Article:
Shonda Rhimes wrote a book, “Year of Yes”, which basically detailed how saying “Yes” changed her life.  So have we gotten hasty with our use of the word “No”?

If something goes against your personal code of ethics, you need to say no.  There is no situation that should ever make you do something you believe is wrong.  If something is illegal, I’m also saying you should say no.  (People might disagree with me on this, but my feeling is that laws are carefully made.  What gives someone the power to arbitrarily disregard one that they don’t believe in?  Isn’t that anarchy?  And don’t bring up going 60 in a 55 mile zone- that’s not a good enough argument.)

If you have a full plate of work and personal commitments, should you decide to chair a banquet for school?  Well, you know how busy you are, whether or not you have the time.  But what if this is something that will actually enhance your life, bring you joy?  Shouldn’t you at least consider it?  What if your boss asks you to do a project not completely related to your roll?  What if the task brings about a great opportunity?  Shouldn’t you consider it?

As my daughter begins to really delve into what type of student colleges want, the one consistent message she’s seen is that all schools want the type of student who seizes the opportunities  that are put in front of them.  They want the kid that goes for it.  They want the kid that says “Yes”.


Because people that say yes are the ones that are actively participating in life.  They are the people that are learning by doing.  They are the people unafraid to make mistakes, the ones unafraid to fail. They are the people developing things, and leading movements and making their mark.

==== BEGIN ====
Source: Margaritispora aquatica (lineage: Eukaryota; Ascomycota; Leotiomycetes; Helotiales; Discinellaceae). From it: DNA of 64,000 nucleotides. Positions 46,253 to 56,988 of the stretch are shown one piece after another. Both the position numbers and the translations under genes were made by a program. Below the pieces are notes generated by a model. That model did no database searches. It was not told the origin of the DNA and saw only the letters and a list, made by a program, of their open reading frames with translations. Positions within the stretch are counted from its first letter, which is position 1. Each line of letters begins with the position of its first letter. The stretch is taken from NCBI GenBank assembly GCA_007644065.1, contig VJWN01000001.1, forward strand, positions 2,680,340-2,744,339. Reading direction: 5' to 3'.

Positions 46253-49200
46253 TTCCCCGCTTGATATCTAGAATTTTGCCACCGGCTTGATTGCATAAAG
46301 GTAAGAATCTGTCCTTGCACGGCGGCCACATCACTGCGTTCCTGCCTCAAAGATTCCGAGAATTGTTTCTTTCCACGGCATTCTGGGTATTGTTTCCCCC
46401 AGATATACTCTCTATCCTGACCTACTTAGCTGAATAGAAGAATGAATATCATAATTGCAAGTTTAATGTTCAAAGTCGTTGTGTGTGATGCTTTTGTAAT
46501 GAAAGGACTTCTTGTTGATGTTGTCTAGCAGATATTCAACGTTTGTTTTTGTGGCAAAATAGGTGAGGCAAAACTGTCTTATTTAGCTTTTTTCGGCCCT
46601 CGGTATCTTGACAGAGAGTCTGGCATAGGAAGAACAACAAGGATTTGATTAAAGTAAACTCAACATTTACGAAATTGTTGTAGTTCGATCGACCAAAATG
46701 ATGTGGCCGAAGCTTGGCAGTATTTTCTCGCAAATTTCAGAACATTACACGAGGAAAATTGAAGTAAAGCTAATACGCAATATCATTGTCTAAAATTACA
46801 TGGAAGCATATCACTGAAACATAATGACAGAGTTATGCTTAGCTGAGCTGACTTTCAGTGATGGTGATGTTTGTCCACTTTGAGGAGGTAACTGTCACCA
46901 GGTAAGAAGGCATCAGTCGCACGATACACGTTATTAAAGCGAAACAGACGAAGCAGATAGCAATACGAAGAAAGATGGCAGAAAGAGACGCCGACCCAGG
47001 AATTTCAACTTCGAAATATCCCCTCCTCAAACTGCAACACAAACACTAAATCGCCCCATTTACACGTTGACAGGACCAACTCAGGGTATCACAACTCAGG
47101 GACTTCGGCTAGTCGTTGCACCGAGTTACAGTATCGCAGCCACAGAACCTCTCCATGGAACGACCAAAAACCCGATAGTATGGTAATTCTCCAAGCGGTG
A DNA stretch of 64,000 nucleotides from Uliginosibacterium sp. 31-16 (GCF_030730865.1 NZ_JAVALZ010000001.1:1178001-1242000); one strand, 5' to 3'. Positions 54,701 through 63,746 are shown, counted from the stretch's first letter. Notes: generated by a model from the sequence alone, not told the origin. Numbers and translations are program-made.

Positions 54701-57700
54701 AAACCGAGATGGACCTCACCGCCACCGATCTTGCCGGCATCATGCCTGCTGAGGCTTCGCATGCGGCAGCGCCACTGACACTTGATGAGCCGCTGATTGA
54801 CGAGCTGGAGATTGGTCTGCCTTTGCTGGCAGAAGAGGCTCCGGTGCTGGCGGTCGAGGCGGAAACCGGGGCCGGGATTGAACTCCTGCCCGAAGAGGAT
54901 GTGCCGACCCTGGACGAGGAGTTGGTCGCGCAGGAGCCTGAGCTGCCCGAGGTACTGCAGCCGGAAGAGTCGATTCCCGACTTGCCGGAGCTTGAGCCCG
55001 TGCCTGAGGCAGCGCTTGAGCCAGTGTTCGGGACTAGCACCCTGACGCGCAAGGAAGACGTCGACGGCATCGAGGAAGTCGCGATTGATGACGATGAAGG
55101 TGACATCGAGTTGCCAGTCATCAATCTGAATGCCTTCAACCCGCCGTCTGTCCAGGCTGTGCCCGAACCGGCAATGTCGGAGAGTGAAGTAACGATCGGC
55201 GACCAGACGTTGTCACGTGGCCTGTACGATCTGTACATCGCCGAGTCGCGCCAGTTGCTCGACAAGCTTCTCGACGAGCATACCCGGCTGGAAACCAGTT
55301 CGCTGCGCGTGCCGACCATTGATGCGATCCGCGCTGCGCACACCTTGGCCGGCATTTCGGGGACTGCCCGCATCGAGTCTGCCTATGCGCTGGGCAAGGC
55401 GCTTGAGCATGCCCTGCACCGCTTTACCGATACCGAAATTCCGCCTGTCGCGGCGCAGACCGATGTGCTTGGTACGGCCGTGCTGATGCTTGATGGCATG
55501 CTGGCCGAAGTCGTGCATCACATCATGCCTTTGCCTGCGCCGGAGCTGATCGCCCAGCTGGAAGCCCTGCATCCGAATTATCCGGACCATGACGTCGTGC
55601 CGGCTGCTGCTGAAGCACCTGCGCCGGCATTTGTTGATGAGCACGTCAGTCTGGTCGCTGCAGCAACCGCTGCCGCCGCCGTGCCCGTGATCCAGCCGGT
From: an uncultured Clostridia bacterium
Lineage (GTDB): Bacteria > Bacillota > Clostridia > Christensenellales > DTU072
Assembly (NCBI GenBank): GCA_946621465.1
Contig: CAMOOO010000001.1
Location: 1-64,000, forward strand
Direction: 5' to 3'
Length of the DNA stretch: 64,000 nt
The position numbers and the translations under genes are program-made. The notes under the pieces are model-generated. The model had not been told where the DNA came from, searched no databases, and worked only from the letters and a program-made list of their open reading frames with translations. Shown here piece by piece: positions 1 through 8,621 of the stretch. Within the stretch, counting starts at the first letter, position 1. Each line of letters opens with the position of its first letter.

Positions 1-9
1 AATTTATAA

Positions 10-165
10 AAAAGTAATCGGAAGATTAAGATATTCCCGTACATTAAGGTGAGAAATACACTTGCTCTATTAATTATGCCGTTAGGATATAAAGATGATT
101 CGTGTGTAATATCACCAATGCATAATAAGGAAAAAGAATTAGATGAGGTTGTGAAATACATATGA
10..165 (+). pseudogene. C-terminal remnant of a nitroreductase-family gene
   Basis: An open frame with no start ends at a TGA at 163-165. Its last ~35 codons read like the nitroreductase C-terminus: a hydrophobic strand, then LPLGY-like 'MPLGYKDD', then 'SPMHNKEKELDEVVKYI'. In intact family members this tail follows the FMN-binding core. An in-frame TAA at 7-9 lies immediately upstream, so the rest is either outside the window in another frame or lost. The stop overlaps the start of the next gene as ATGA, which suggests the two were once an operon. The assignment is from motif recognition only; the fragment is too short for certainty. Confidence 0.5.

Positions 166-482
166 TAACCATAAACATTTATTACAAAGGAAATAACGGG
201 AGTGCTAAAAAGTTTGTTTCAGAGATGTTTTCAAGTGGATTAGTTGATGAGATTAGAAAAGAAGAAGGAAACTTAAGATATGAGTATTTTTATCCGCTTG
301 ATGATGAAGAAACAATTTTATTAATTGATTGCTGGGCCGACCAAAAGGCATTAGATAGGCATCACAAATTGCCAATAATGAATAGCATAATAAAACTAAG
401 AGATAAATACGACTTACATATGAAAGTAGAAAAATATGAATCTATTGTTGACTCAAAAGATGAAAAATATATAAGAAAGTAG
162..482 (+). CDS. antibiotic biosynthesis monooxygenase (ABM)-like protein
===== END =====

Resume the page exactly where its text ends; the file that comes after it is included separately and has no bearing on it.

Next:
Yes is a powerful word.  Yes helps you reach your goals.  Yes helps your dreams become a reality.  Yes takes you where you head wants to be.  Yes takes you to where your heart wants to be.  Yes takes you to where you want to be.

Yes can also be a lot of fun.  We had a particularly warm day this week.  After a morning spent doing errands and work, I looked at my daughter and said “Do you want to get ice cream?”  Now, I’m supposed to be watching my weight, and she’s supposed to be studying everything under the sun, but sometimes when life hands you 72 degrees in the middle of February in New York, you kind of need to seize the moment. And maybe choose an ice cream shop a mile and a half away and walk both directions.  But get that strawberry rhubarb crisp in a cup and enjoy it.  Take twenty minutes out and talk to you kid about just anything.

Yes can be a wonderful word.

So before you give any answer, really consider what the question is.  Think about how yes will make you feel.  It’s actually a little bit positive versus negative now isn’t it?